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Tuesday, September 20, 2011

'Lintel,' 'Lambshead' celebrate ephemeral obsessions

THE OVERDUE FINE IS ASTRONOMICAL: Stephen Coulter in Underneath the Lintel
  • AURORA THEATRE
  • THE OVERDUE FINE IS ASTRONOMICAL: Stephen Coulter in 'Underneath the Lintel'
Hoarders would salivate at the attention the play Underneath the Lintel and the anthology The Thackery T. Lambshead Cabinet of Curiosities pay to objects, both mundane and exotic. Both works have subtitles that signal their attention to tangible items. Glen Berger also calls his play “An Impressive Presentation of Lovely Evidences,” while the book, edited by Ann & Jeff VanderMeer, has the less ironic subbed, “Exhibits, Oddities, Images and Stories from Top Authors and Artist.”

Lintel and Lambshead both rely on the narrative trope that invites an obsessive, near-microscopic examination of a material object to uncover unexpected insights. To use a word savored by Lintel, “ephemera” can hold more significance than first meets the eye. Metafictional authors like Umberto Eco and the late Jorge Luis Borges would delight in taken a mysterious yet seemingly ordinary oddment — like a postcard or an obsolete scientific instrument — would lead to increasingly deep layers of narrative the more the protagonist studies it. Dan Brown’s books like The Da Vinci Code, though much more accessible, have a similar love of research and the history of things.

Aurora Theatre presents a funny and engrossing remount of Actors Theatre of Atlanta’s 2003 production of Underneath the Lintel, directed by Jay Freer. The monologue play stars Stephen Coulter as an unnamed, absent-minded librarian from Holland lecturing his audience about his mysterious findings. When an unknown person returns a Baedeker’s Travel Guide to the Dutch library 113 overdue, the librarian embarks on an increasingly far-flung and outlandish investigation of who checked out the book.

The play’s “evidences” range from a claim check from a 1919 London launder to the 18th century records of an English estate to an Edison recording cylinder to a Roman coin dating back to 37 A.D., all leaving a tantalizingly vague trail of an immortal figure out of folklore: “A box of significant scraps to prove one life and justify another.” The more the librarian pursues the mystery through history and across the world, the more he questions whether life has any meaning. Coulter makes the librarian an amusingly tetchy personality, but also invests the role with poignancy, no more so when he pulls some objects out of his beat-up valise and fails to recall their significance, shaking his faith in the mission that has consumed his life.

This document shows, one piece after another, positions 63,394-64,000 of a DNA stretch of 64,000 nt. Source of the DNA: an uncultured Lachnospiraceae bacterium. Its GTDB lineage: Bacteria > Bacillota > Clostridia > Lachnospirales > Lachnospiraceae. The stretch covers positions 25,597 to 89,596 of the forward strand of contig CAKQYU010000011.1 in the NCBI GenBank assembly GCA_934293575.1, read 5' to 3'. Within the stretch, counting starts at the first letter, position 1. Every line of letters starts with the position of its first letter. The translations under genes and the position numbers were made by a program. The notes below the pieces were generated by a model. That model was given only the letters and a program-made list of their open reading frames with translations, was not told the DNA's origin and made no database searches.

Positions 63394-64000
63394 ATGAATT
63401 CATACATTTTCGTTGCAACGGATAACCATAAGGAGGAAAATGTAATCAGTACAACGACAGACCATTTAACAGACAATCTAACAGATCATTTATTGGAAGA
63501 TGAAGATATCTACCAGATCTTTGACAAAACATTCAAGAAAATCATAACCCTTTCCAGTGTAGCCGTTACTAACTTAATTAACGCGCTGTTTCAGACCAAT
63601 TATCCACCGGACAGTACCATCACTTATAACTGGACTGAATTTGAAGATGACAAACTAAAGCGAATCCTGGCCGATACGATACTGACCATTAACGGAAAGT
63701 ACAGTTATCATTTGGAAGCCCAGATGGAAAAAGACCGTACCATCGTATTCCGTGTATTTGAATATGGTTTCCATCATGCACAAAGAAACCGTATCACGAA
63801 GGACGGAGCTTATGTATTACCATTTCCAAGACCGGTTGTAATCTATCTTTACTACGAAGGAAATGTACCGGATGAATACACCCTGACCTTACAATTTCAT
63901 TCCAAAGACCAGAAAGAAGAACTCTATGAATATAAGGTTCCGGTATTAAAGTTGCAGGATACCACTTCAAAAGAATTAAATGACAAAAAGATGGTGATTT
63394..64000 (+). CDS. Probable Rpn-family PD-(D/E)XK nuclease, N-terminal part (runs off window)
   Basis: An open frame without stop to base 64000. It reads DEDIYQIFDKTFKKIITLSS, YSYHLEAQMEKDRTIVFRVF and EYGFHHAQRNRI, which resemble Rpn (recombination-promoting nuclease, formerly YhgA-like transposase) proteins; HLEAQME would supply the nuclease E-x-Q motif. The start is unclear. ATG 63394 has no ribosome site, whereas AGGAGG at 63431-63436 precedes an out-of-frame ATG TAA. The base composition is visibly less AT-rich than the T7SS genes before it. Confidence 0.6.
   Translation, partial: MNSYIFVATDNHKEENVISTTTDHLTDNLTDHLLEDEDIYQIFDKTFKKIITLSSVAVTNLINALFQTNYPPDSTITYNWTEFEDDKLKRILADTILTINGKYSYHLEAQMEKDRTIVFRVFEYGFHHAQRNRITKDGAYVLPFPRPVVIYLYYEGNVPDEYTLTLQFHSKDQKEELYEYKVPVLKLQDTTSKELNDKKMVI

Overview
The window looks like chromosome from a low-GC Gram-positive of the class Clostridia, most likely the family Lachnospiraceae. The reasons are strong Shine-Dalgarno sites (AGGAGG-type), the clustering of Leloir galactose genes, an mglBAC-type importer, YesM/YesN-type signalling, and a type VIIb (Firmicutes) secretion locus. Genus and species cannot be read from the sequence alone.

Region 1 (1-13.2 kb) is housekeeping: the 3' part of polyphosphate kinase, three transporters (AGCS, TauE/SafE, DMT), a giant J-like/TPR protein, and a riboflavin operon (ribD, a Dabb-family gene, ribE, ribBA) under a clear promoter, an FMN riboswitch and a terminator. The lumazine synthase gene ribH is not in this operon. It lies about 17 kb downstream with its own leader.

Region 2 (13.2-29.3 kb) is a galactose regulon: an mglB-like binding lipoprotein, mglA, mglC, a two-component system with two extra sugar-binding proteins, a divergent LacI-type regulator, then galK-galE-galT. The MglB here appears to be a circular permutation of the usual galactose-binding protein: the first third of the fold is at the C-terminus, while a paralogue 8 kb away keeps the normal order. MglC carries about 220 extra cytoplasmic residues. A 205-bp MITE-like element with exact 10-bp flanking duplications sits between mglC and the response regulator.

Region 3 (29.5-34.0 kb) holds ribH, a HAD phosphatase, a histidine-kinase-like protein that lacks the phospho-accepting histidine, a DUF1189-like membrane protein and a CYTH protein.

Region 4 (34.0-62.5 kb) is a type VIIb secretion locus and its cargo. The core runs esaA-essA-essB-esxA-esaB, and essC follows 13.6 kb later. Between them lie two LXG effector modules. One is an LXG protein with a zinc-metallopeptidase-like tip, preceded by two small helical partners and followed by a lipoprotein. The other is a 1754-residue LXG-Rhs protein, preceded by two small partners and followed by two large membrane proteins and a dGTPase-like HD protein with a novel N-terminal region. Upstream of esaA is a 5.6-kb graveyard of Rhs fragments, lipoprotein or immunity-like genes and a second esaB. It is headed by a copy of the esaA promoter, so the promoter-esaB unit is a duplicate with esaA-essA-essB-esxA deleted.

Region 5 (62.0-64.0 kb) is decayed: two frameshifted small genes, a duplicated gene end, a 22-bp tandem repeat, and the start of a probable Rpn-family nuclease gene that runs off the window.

Currently famous (infamous?) for co-writing the musical Spider-man: Turn off the Dark, Berger first saw Underneath the Lintel produced in 2001, and if anything, the play becomes more effectively quirky the older it gets. With libraries increasingly computerized, tools like date stampers and the overdue card in the back of the book hark back to the procedures of the past. Perhaps works like Lintel and Lambshead resonate in our digitized present because material objects simply feel more real than actions that take place over computers.

Cabinet of Curiosities serves as a kind of spin-off to the VanderMeer’s 2003 anthology, The Thackery T. Lambshead Pocket Guide to Eccentric & Discredited Diseases, for which fantasists like Neil Gaiman concocted wildly imaginary ailments and their methods of treatment. Cabinet looks a little closer at the effects of deceased, fictional intellectual Thackery T. Lambshead, who acquired all manner of gizmos, doohickeys and infernal machines over the course of his life. Different authors provide the backstory to various pieces, illustrated by such artists as Hellboy creator Mike Mignola.

Cherie Priest crafts one of the highlights in the story behind “The Clockroach,” a woodcutting mechanism that resembles a giant metal crustacean. The authors clearly delight in riffing on the format of academic papers: Priest’s “Addison Howell and the Clockroach” includes an oral history document, contentious footnotes and a fact-checking addendum.

Cabinet of Curiosities reads like the kind of project that will most appeal to other writers and professional researchers, since some of the authors camouflage their narratives behind dense passages of descriptive prose. Alan Moore’s “Objects Discovered in a Novel Under Construction” cleverly combines literary, architectural and archeological language, like the double-meaning of “storey” in the line “The topmost storey, where work has been halted, seems to be accomplished in a style that is entirely unrelated to the floors below.” Close readers will gradually uncover mysteries about Lambshead’s life, while more casual ones can appreciate the baroque illustrations and engaging concepts like the Bear Gun: “When it fires, it releases a live bear as a projectile.” Both the book and the play convey the pleasures of rummaging through the world's dustiest, strangest shop of antiquities.

Underneath the Lintel
. Sep. 15-Oct. 15. Aurora Theatre, Lawrenceville, 678-226-6222. www.auroratheatre.com.
The Thackery T. Lambshead Cabinet of Curiosities. Edited by Ann & Jeff VanderMeer, Harper/Voyager, $22.99, 320 pp.

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